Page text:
Sunday, November 1, 2015

The Good News.

Grief mounts as Russia grounds fleet of airplanes.
3 dead, 4 injured after car plows into trick-or-treaters.
Man fatally shoots and kills 3 people in Colorado town.
Top 9 saddest splits in celebrity history.

Those were the headlines I read when I signed on to receive my email this first Sunday in November. If those messages weren't enough to sink my tender, open heart, a pop-up warning appeared, uninvited, on my laptop screen.

Every 2 seconds someone new becomes a victim of identity theft. Don't be next.

Fear. Destruction. Chaos. Geez, Louise, the whole world has, indeed, gone mad.

I have a split second to respond to the toxicity of today's headlines, and so do you. Be honest, do you revel in the despair? Do you hunger for more, eagerly devouring the blow-by-blow details? You bristle at my implication. If you are giving extended attention to these headlines, you are participating in the darkness, the madness. News is a big industry; it can't exist without your participation.

I get it. Shit happens. Good people become victims of random violence, but do you really need to read about, and watch, another vehicle, in the same week, plow into innocent bystanders? Here's what I fervently believe. We invite, absorb, and become what we put our attention on, and every minute counts. Do not waste a single one of your life's precise moments focusing on negativity. Have you ever had a strand of hair land on an exposed layer of your skin? You can feel it, right? A thin, lightweight piece of hair. Imagine that. Imagine then what dark and negative thoughts can do to you at a cellular level. Food for thought. (Check out medical intuitive, Caroline Myss, if you don't believe me.) What images, messages, and thoughts do you want your body, your cells, to absorb?

Choose the newsmakers who are genuinely making a difference. shared these headlines this morning.

94-year-old gets ready to run NYC marathon.
When 83-year-old landscaper needed new truck, donations grew like weeds.
Farmer rescues 700 acres of California coast to Native American tribe.
Help the Monarch butterfly population by raising them yourselves.

These are some of the people and issues worthy of making headlines, and the more you focus on them, the more of them you will see. Dig deeper. Your body and world will thank you.

Friday, October 30, 2015

My Way.

My dad passed away peacefully in his sleep, in a nursing home, back in 2004.  Mr. Mossa's two favorite songs were "Sweet Caroline," by Neil Diamond, and "My Way," by Frank Sinatra. They say the apple doesn't fall far from the tree, and I was my dad's daughter, through and through. I followed in his footsteps in oh, so many ways. Alcohol ravaged my father's early years and the missteps he made as a young man would haunt him into adulthood. As a child and young girl growing up in a dysfunctional home, I vowed I would never drink like my father. I didn't know what I didn't know, and in fact, my life mirrored my father's in myriad ways. The one difference, however, is that I found a solution. I discovered a spiritual remedy for what ailed me before it was too late. As a result, at nearly 61 years of age, an age when many people are contemplating retirement and are slowing down, I am just getting started. I found purpose and passion in work that I love. I have connected with like-minded individuals around the globe, and together we are making a difference though our creative energies. I may not have it all, but I have my freedom, and I wouldn't trade it for the house on the hill, the luxury car in the driveway, or a five-star hotel.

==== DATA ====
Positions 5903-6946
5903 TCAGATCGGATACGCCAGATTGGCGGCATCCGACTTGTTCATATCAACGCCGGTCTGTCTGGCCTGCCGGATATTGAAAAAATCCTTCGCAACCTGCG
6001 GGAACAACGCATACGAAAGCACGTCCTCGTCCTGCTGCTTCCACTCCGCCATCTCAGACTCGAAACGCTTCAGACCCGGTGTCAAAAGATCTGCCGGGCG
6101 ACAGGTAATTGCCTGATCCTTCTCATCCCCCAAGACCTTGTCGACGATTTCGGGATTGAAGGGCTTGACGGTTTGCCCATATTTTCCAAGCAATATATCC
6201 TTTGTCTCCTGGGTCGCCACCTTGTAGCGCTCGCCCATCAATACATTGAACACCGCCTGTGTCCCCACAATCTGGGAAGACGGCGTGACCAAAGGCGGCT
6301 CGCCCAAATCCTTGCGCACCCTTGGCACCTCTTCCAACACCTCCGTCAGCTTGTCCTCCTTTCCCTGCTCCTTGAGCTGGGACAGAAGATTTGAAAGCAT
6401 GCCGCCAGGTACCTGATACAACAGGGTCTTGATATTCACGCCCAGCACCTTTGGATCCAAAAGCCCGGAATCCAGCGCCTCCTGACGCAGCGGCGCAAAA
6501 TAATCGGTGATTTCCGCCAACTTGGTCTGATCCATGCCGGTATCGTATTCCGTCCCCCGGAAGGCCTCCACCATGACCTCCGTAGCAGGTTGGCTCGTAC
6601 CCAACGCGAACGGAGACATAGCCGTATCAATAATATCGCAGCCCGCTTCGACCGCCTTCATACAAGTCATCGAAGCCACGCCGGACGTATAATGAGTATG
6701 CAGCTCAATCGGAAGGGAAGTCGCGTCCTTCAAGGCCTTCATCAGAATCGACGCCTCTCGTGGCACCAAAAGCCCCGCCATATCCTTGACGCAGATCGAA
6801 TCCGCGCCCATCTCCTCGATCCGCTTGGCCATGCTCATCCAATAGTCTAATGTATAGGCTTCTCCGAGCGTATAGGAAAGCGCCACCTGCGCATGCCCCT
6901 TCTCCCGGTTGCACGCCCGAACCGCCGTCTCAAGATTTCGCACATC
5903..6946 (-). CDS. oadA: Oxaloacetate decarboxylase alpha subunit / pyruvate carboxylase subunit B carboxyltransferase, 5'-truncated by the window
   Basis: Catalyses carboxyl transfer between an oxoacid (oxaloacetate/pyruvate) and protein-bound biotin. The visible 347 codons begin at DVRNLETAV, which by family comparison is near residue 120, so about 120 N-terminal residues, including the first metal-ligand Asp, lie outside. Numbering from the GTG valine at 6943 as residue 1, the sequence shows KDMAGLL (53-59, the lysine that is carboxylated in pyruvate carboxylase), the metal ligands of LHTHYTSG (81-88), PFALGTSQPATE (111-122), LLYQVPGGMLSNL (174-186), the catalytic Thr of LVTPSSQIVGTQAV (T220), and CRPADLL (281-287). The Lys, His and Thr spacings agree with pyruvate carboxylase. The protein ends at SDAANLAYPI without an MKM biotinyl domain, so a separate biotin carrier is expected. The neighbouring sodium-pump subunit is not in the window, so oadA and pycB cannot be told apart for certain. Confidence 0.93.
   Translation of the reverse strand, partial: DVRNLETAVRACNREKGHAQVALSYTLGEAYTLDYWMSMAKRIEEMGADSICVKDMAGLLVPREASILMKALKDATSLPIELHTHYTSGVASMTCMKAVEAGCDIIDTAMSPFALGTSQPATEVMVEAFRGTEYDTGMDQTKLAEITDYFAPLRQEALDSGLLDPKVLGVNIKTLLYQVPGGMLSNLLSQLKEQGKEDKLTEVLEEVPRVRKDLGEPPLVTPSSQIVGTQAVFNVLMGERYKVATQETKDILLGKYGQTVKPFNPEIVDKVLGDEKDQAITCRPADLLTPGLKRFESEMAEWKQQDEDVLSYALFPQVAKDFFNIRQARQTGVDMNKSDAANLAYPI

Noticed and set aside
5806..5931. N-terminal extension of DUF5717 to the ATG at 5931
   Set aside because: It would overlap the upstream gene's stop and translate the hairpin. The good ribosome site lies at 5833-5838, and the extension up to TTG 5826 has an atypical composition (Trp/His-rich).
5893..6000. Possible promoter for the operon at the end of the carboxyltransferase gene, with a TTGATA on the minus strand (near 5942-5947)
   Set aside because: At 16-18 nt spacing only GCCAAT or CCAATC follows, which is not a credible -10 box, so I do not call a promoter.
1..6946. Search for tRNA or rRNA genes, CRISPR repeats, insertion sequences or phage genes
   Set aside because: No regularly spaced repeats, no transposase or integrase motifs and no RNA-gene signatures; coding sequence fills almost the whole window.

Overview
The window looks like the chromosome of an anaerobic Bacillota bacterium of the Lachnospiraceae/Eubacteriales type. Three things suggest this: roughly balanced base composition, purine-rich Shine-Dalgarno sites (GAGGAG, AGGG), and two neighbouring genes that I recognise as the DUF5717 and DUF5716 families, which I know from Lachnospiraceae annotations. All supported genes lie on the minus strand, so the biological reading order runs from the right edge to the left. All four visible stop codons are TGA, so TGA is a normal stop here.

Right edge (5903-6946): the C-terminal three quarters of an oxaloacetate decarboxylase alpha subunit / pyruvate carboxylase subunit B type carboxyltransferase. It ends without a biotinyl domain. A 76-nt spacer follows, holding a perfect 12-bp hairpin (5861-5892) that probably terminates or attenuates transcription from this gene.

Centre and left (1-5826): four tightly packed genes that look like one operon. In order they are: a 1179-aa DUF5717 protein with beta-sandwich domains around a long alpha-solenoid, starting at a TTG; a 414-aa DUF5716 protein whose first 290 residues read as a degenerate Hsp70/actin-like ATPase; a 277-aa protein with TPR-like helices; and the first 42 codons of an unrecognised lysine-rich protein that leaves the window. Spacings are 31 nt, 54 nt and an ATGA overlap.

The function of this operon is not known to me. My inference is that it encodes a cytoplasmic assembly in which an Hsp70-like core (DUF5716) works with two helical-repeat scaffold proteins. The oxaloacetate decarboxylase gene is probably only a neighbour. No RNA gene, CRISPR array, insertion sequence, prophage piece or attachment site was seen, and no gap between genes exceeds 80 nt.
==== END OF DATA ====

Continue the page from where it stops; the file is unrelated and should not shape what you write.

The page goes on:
Regrets, I've had a few, but then again, too few to mention.

Wednesday, October 28, 2015

Giving Thanks.

The windmill. That iconic reminder of a bygone era, America in the 1800s, ranches, farmers, livestock, hardscrabble lives and times. At least once during my stay here in Arizona, I have had to correct the steering wheel and redirect my Nissan back onto Route 82. I am smitten, mesmerized. Is it my love of Americana, the lure of a great picture, or does the fascination go deeper? I love old red barns, and the sight of an oversized American flag still delights me. I have conjured up the perfect photograph in my mind's eye countless times---one of these Aermotor mechanical towers, galvanized steel blades gleaming (more oft rusted out), in the foreground, with a dazzling blue southwestern sky, and the Whetstone or Mustang mountain ranges in the distance. I suspect, however, that for me, the fascination, the identification, goes deeper. Sidestepping the notion of a past-life connection (which, incidentally, I fervently believe in), I am simply drawn, at this juncture of my life, to things and processes that harken back to a more mindful existence. Some will argue, there is nothing glamorous, romantic, or time-saving about having to pump your own water, hang clothes out on a line, or travel long, winding, arduous miles for fellowship. For me, living out here in southeastern Arizona, where the nearest grocery store is a solid fifty-minute drive, and the border patrol's presence is keenly felt, I am grateful for every opportunity to slow down, rewind, remember, and fall in love with the natural landscape around me; to yield to deer, horses and burros; to marvel at the raptors' flight overhead; to welcome the grasshopper's presence. In my own small way, I pay homage to the pioneering men, women and children who so bravely covered this sacred ground before me.